Saturday, 26 January 2008
Of jibs and drogues
I’ve had a brief affair with a small jib. With a suitable triangle of Dacron in the cupboard I couldn’t resist trying it out. I stepped the mast in the aftermost position and rigged the jib from a pulley at the masthead to the deadeye on the stem. I lead the sheet back to the cockpit and tied it off with a clove hitch on the thole pin.The headsail worked after a fashion; while it was too small really to pull I found that in light airs it did make half a knot’s difference to our speed. I didn’t, however, notice any significant change in pointing ability. In stronger winds, although I banged tension on the halyard, the luff was unstable. The sail thrummed and hummed and wouldn’t settle. In the end I struck it and undertook the tricky operation of changing the mast position at sea.
The original idea behind the jib was to move the centre of effort slightly further forward to achieve a tad more lee helm with the mainsail, which could be compensated by sheeting in the mizzen more tightly. However, the reason that more lee helm seemed desirable was because I was sailing OB with the rudder raised. Having given up this practice in favour of the more conventional method of tying off the rudder amidships I’ve obviated the need for more lee helm.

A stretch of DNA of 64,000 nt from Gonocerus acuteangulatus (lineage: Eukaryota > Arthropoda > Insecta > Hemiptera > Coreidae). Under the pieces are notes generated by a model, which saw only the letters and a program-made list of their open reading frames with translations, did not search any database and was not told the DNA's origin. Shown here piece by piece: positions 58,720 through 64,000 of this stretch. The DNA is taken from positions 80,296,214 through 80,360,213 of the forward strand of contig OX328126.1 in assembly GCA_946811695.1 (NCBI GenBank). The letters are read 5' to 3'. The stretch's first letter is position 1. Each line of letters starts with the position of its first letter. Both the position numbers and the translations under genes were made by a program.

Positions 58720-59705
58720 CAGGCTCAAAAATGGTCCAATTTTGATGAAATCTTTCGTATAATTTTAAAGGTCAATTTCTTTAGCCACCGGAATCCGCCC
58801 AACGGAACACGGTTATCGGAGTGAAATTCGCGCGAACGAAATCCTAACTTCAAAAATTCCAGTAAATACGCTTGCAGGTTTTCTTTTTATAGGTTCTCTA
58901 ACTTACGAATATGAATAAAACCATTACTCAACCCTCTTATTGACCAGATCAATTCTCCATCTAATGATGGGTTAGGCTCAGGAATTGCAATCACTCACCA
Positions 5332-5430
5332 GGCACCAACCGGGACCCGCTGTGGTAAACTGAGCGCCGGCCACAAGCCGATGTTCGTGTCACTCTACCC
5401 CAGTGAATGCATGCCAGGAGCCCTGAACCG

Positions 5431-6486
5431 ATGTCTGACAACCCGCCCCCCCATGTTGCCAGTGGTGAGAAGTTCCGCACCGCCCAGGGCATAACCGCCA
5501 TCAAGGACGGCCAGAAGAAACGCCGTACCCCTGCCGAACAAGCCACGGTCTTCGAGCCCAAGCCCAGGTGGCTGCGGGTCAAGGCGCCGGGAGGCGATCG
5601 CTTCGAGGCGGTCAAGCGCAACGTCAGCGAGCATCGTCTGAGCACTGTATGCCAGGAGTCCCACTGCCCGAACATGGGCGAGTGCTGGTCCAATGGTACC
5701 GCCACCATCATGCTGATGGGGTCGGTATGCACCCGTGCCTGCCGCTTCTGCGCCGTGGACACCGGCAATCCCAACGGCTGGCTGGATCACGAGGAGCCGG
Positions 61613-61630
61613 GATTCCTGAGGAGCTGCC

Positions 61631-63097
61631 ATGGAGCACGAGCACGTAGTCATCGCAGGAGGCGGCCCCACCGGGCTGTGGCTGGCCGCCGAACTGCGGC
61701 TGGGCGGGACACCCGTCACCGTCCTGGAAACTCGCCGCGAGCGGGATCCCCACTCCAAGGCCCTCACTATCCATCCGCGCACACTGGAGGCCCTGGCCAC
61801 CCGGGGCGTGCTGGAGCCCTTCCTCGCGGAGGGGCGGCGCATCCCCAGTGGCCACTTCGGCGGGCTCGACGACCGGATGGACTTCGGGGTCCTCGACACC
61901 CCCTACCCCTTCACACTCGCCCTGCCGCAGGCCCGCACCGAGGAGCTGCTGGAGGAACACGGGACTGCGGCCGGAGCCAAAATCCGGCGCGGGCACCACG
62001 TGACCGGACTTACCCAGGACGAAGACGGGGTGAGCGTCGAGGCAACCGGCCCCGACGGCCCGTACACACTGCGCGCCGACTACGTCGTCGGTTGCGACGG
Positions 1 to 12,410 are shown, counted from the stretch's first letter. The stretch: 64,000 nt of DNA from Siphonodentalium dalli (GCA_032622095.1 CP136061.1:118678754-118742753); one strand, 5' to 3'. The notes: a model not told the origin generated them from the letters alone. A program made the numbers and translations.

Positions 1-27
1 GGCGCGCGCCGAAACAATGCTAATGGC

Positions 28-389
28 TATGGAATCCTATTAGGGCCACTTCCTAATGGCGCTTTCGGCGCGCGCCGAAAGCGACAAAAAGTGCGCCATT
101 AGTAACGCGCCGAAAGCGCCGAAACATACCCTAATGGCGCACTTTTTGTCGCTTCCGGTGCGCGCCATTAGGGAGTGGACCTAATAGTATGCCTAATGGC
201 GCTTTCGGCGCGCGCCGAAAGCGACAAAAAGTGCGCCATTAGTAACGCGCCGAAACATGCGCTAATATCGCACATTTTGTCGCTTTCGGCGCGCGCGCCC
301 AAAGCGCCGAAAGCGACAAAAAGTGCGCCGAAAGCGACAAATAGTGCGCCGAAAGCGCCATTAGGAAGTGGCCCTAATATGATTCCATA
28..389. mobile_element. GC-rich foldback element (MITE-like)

Onawind Blue sails herself fine like this though she is slightly more inclined gradually to change course. I think this tendency can be eradicated by finding a better method of tying off the rudder.
I’m afraid it all sounds impossibly technical—I perceived a need for a jib due to a technique that I was using. But changing the method rather than the sail plan proved the more effective solution.
What this incursion into rig dynamics has made plain is that OB is still under canvassed. She’s about 25 sq ft short of the prescribed amount. This extra sailcloth, which represents 20% of the total area, will make her far zippier in light airs and faster still when the breeze is up. Getting a set of the right sized sails has moved up my list of things to do.
Now I still have a useful triangular piece of sailcloth in the form of my ex-headsail. I’ve tried rigging it as an awning and it works although it is rather slim for decent shade. Ideally, if it’s to stay on the boat, it should perform two functions so I’ve thought about attaching the luff to the leach and thus making an open ended cone which can be used as a drogue.
Drogues look like windsocks. Used in extreme conditions they are deployed via a long rode from the stern of a boat to slow it when running downwind under bare poles and thus lessen the dangers of broaching and capsize. I don’t think I’ll be doing much running downwind under bare poles but a drogue may be very useful for returning to the beach in the, not uncommon, event of the waves having increased while I’m out sailing. Rowing towards the shore through breakers, a drogue should slow us at that critical moment when OB starts to surf and a broach and capsize become imminent possibilities. Although I have gained practice at returning to the beach through waves and can control the boat with a degree of confidence, I’m all too aware that there are waves over a certain height that ice my stomach and dry my throat.